EAGAN, Minn. -- Everson Griffen offered an introspective look at his life over the past few months and discussed the difficulties that came with returning to the field while dealing with personal issues related to his mental health.
At the start of offseason workouts, the Minnesota Vikings defensive end said he's in a place where he finally feels like himself again after a "rough year." Griffen was hospitalized when concerns arose over his well-being last September, which led to him miss five weeks of the 2018 season.
"It's a progression each and every day," Griffen said Tuesday. "I'm taking it day by day, staying consistent with my life outside of football with those matters and stuff like that, and I'm happy. I'm happy.
"Am I back to myself? Yeah, I'm back to smiling, joking, that fun guy to be around, but I truly have an understanding of the things that I have to hold myself accountable with day in and day out. That's what I took upon myself this offseason to handle and make sure I got a good handle on that, to be able to come back with an open mind and ready to play football at a high level again."
Griffen returned to action in a Week 8 loss to New Orleans and finished the season with 5.5 sacks, his lowest output since his days as a situational pass-rusher in 2013. Getting back to his routine as a football player came with its own set of challenges. While the Pro Bowl defensive end applauded the Vikings organization for handling his situation "perfectly," trying to work through what he was dealing with off the field while maintaining his production on it proved difficult.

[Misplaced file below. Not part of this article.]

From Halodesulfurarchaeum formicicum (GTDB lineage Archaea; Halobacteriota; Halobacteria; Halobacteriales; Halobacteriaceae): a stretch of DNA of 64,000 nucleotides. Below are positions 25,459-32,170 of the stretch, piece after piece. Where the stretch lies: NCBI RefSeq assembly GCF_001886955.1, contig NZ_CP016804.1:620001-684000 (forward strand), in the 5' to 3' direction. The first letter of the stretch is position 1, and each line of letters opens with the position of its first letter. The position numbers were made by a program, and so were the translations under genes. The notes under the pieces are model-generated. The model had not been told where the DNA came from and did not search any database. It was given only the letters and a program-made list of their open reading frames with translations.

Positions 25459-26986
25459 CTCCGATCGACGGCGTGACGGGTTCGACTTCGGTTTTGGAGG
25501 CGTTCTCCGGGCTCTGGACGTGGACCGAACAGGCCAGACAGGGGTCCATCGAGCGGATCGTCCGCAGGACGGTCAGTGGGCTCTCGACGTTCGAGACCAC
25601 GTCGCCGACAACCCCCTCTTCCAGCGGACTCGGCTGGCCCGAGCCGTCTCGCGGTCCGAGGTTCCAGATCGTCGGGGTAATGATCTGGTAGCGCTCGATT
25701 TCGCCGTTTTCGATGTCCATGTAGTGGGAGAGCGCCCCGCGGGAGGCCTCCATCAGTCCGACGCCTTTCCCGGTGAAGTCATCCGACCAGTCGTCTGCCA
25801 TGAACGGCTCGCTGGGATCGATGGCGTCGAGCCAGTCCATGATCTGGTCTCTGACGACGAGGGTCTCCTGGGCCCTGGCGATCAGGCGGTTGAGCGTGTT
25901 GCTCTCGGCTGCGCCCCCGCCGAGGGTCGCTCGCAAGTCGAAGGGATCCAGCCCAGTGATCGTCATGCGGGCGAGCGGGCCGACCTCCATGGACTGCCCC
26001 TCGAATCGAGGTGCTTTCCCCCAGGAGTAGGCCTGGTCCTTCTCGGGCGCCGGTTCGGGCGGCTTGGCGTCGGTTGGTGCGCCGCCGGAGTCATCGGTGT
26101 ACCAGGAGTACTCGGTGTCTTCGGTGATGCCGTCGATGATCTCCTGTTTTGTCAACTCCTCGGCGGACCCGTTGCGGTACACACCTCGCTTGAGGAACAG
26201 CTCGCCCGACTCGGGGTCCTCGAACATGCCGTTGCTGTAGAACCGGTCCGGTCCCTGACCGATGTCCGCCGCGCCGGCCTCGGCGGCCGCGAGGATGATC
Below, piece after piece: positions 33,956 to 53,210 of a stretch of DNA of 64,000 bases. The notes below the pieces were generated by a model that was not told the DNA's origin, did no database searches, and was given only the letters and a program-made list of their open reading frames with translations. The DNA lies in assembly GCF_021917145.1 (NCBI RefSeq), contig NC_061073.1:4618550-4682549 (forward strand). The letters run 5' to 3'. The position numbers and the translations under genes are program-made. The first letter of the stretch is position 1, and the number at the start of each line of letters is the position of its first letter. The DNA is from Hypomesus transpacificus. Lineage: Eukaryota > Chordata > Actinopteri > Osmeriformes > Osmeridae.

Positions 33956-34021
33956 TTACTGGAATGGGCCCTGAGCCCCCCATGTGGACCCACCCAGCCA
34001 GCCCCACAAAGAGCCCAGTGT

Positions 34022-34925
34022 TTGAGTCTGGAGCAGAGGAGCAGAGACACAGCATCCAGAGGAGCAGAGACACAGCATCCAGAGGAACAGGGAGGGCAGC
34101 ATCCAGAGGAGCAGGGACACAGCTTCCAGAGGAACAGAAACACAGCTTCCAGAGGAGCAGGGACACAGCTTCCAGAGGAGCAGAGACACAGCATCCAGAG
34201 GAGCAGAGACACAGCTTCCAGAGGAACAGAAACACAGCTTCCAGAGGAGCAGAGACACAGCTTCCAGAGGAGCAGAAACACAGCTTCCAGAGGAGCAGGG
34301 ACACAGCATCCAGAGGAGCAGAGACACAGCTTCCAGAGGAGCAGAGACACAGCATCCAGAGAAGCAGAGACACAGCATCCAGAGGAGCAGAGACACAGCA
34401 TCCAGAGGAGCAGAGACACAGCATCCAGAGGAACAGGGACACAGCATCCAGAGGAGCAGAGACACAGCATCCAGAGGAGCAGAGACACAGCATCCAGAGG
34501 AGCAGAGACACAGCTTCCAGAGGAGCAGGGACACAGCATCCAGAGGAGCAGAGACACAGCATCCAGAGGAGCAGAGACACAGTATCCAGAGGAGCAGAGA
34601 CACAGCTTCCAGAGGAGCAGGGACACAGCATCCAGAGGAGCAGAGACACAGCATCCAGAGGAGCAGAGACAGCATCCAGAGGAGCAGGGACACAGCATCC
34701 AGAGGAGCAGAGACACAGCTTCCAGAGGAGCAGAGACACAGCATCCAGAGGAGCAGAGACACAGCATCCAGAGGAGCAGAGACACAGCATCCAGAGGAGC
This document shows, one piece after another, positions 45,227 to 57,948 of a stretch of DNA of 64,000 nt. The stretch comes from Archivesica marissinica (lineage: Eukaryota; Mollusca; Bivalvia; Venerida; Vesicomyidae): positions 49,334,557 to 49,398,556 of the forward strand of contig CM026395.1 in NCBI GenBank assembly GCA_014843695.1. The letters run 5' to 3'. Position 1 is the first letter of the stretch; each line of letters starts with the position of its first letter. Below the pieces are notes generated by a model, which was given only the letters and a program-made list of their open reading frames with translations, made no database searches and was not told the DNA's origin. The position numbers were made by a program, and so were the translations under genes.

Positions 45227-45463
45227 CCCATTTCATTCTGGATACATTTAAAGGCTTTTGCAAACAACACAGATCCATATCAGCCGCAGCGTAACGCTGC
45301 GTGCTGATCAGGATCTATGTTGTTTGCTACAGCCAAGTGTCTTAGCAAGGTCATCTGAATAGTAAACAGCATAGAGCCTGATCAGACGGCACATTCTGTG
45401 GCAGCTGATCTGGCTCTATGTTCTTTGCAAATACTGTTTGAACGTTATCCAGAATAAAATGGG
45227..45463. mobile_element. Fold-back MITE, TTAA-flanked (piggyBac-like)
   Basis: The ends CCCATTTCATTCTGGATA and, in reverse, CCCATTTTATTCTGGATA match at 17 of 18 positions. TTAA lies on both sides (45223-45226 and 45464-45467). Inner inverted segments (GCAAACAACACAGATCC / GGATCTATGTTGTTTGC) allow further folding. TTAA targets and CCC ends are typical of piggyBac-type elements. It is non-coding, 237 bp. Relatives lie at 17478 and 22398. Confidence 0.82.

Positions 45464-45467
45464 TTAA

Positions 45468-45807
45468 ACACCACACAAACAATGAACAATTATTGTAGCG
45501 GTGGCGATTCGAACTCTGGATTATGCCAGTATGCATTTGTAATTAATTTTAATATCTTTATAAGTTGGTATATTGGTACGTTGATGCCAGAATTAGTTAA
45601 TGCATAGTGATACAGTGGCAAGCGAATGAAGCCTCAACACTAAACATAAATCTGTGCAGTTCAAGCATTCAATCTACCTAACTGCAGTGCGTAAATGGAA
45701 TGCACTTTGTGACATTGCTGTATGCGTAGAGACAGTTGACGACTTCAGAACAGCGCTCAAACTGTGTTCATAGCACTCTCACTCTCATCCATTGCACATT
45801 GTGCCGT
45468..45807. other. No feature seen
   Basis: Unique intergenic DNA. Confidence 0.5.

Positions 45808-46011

"To be honest, it was more of a get-through," Griffen said. "I need to get through this. I need to be tough. ... I enjoyed coming here because I'm a competitor, but it was more of a get-through because of how much I had on my plate. So it was more of a get-through. So I didn't really get the chance to enjoy it as much as I normally do.
"... Now it's time that I can enjoy it and bring that enjoyment, but still enjoy life. Find that balance. That's what I really want to find, that balance."
Last month, the 10th-year defensive end agreed to a contract restructure before his salary was set to become fully guaranteed on the third day of the league year. Griffen took a near $3 million pay cut to remain with the team that drafted him in 2010 and admitted that his struggles on the field gave him a feeling that restructuring his contract was inevitable.
"When I'm me, when I'm myself, I can play well," Griffen said. "And last year I wasn't myself. If I was myself, I wouldn't have to take a pay cut -- if I was myself, if I was playing at the level I know I can play at each and every year. But I wasn't, and sometimes things happen in your life that you have to get better with and you have to move forward and you have to learn from it. And this was a big learning experience and I dealt with some stuff.
"But now I'm comfortable, I'm happy, my family's happy, my kids are happy and that's what matters the most to me right now. Sitting here and being free and understanding where I can go and what I can do."
Though Griffen said the Vikings didn't approach him about taking a pay cut until close to the start of free agency, where the 31-year-old pass-rusher wants to be for the rest of his career was never in question.
"With me, it was bigger than football," he said. "I took it upon myself and my family to make the right decision to stay here because I want to be a Viking for life and it's rewarding because I know the people here love me and they have my best interest in mind. I just wanted to come back here and finish what I started. It feels good to be back in this building and being a Viking and just being around all my boys. This is going on my 10th year and I'm very blessed to be where I'm at right now and really, I'm just happy. I'm just happy to be standing here in front of you guys in this place I'm in right now."